When it comes to price patterns, the most important concepts include ones such as support and resistance. Put simply, these terms represent the tendency of a market to bounce back from previous lows and highs. Support is the market's tendency to rise from a previously established low. Resistance is the market's tendency to fall from a previously established high. This occurs because market participants tend to judge subsequent prices against recent highs and lows.
Strong trending markets work best for carry trades as the strategy involves a lengthier time horizon. Confirmation of the trend should be the first step prior to placing the trade (higher highs and higher lows and vice versa) – refer to Example 1 above. There are two aspects to a carry trade namely, exchange rate risk and interest rate risk. Accordingly, the best time to open the positions is at the start of a trend to capitalise fully on the exchange rate fluctuation. Regarding the interest rate component, this will remain the same regardless of the trend as the trader will still receive the interest rate differential if the first named currency has a higher interest rate against the second named currency e.g. AUD/JPY.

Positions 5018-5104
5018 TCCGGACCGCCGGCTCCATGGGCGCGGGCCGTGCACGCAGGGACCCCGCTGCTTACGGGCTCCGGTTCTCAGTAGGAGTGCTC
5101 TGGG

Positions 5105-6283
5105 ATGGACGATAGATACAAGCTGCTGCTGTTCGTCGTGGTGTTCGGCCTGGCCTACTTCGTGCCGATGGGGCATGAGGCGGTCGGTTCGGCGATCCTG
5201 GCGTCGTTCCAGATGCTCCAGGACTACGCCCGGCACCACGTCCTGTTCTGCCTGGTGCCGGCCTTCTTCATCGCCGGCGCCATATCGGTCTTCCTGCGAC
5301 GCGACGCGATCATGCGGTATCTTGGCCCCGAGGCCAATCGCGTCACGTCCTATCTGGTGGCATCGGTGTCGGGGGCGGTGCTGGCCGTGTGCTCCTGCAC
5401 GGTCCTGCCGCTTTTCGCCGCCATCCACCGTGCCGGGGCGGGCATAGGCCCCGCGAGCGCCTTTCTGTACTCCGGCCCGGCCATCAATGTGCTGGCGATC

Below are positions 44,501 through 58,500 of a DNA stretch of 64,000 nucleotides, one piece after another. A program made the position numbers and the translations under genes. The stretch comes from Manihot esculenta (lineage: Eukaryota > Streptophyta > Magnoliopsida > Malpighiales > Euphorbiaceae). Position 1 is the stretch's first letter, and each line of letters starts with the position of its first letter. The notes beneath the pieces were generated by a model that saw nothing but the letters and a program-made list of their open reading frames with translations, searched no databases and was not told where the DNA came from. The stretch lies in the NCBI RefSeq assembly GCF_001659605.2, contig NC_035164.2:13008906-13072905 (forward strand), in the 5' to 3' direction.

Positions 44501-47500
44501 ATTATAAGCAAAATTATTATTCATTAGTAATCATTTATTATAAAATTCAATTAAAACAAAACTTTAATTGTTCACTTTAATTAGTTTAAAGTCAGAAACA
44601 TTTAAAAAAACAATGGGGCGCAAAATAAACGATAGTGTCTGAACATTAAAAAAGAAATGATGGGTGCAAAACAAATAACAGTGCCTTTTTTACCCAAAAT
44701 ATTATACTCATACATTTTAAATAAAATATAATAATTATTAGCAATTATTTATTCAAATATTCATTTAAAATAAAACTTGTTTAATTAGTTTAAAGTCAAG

There is an additional rule for trading when the market state is more favourable to the system. This rule is designed to filter out breakouts that go against the long-term trend. In short, you look at the 25-day moving average (MA) and the 300-day moving average. The direction of the shorter moving average determines the direction that is permitted. This rule states that you can only go:
This forex trading strategy takes advantage of the momentum of the market that is currently prevalent. Any market sentiment is a sum total of all the traders’ prevalent sentiments. This ultimately results in the forex market moving in a specific direction. Market sentiment is a very important aspect and traders should learn to read or feel the same in order to successfully trade currencies. Sometimes it is easy to understand the sentiment, but some other it may not be very obvious.
To easily compare the forex strategies on the three criteria, we've laid them out in a bubble chart. On the vertical axis is ‘Risk-Reward Ratio’ with strategies at the top of the graph having higher reward for the risk taken on each trade. Position trading typically is the strategy with the highest risk reward ratio. On the horizontal axis is time investment that represents how much time is required to actively monitor the trades. The strategy that demands the most in terms of your time resource is scalp trading due to the high frequency of trades being placed on a regular basis.
A forex trading strategy defines a system that a forex trader uses to determine when to buy or sell a currency pair. There are various forex strategies that traders can use including technical analysis or fundamental analysis. A good forex trading strategy allows for a trader to analyse the market and confidently execute trades with sound risk management techniques.
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